Photo Credit: Rob Routledge, Sault College, Bugwood.org
Eurasian watermilfoil (Myriophyllum spicatum) is an aquatic invasive perennial plant that originated from Europe and Asia. This submerged plant resembles similar native watermilfoils, but can be distinguished by the blunt, snipped-off appearance of its leaf tips. The Eurasian watermilfoil typically has four feathery leaves whorled around its stem. Each feathery leaf has 12 to 24 pairs of leaflets, which is a characteristic that sets it apart from native milfoils which have fewer leaflet pairs.
Eurasian watermilfoil forms dense mats that degrade habitat and reduce recreational access. Even small fragments of the plant that are transported to other waterbodies by boats, fishing gear, or on clothing and shoes can start new plants and new populations. It is extremely important to recognize this invasive plant, and to make sure you clean, drain, and dry your recreational equipment and clothing so that you do not spread this aggressive invasive.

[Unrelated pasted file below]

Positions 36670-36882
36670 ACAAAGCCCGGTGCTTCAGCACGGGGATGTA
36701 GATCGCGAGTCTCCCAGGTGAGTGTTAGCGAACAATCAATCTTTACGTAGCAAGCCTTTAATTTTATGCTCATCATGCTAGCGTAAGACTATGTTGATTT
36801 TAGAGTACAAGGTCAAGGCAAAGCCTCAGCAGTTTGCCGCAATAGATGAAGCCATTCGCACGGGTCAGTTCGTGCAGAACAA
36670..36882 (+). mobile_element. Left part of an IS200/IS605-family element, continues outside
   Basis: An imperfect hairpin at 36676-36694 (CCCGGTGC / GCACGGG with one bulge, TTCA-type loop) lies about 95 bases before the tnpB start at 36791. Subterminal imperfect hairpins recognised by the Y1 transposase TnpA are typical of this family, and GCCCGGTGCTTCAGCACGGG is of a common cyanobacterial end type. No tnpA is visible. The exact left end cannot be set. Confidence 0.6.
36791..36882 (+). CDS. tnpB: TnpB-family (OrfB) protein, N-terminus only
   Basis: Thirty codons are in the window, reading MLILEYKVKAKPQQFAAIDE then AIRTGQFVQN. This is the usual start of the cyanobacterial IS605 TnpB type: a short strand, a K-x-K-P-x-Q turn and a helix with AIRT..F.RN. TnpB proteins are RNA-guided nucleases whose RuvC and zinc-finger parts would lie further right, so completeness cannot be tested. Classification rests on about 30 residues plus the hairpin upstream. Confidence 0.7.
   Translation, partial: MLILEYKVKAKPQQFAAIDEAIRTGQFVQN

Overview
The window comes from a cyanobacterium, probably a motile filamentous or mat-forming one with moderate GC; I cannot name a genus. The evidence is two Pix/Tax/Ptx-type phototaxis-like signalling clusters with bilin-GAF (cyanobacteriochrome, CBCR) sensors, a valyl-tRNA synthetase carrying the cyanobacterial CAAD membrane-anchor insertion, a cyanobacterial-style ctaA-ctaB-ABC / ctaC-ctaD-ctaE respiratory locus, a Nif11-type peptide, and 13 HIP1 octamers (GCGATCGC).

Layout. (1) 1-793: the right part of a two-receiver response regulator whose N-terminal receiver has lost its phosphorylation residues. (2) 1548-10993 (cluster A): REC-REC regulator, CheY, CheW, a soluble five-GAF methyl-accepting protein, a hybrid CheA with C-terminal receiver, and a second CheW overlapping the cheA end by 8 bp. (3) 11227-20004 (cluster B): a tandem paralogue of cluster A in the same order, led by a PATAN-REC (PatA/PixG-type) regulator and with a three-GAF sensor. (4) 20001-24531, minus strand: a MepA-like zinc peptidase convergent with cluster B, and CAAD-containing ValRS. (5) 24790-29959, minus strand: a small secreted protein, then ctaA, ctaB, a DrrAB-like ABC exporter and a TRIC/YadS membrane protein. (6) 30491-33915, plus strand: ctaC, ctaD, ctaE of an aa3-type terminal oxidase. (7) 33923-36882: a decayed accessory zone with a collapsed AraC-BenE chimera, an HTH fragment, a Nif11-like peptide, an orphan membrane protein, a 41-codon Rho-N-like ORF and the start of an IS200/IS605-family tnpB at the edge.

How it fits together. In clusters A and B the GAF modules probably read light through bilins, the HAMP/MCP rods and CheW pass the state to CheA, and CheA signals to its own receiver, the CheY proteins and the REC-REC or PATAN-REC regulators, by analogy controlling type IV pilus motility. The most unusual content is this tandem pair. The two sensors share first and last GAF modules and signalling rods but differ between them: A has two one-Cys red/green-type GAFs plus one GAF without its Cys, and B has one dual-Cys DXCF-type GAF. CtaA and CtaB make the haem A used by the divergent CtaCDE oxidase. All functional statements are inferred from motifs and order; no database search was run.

You Can Stop the Spread of Invasive Plants. Always Clean, Drain, and Dry Your Boat, Paddle Gear, and Footwear.
● Clean all plant stems and fragments and mud from boats and trailers before leaving your lake or river and dispose of them in an aquatic invasive species disposal station if one is available.
● Empty all water from your gear well before moving to a new body of water.
● Dispose of leftover bait in the trash, not in the water.
● Clean out waders and wading boots before moving to a new body of water.
● Dry your boat and gear thoroughly between waterbodies by towel drying or drying in the sun for at least 5 days.
Report Eurasian Water Milfoil with http://www.nyimapinvasives.org/ or contact the Adirondack Park Invasive Plant Program (APIPP). You can help ADK survey ponds and lakes for aquatic invasive species such as Yellow Floating Heart, European frog-bit, European Water Chestnut, and Curly Leaf Pond Weed. For more information on the Backcountry Water Monitors Project and upcoming workshops and outings visit www.ADK.org.
Sources and Field Guide Pages for Download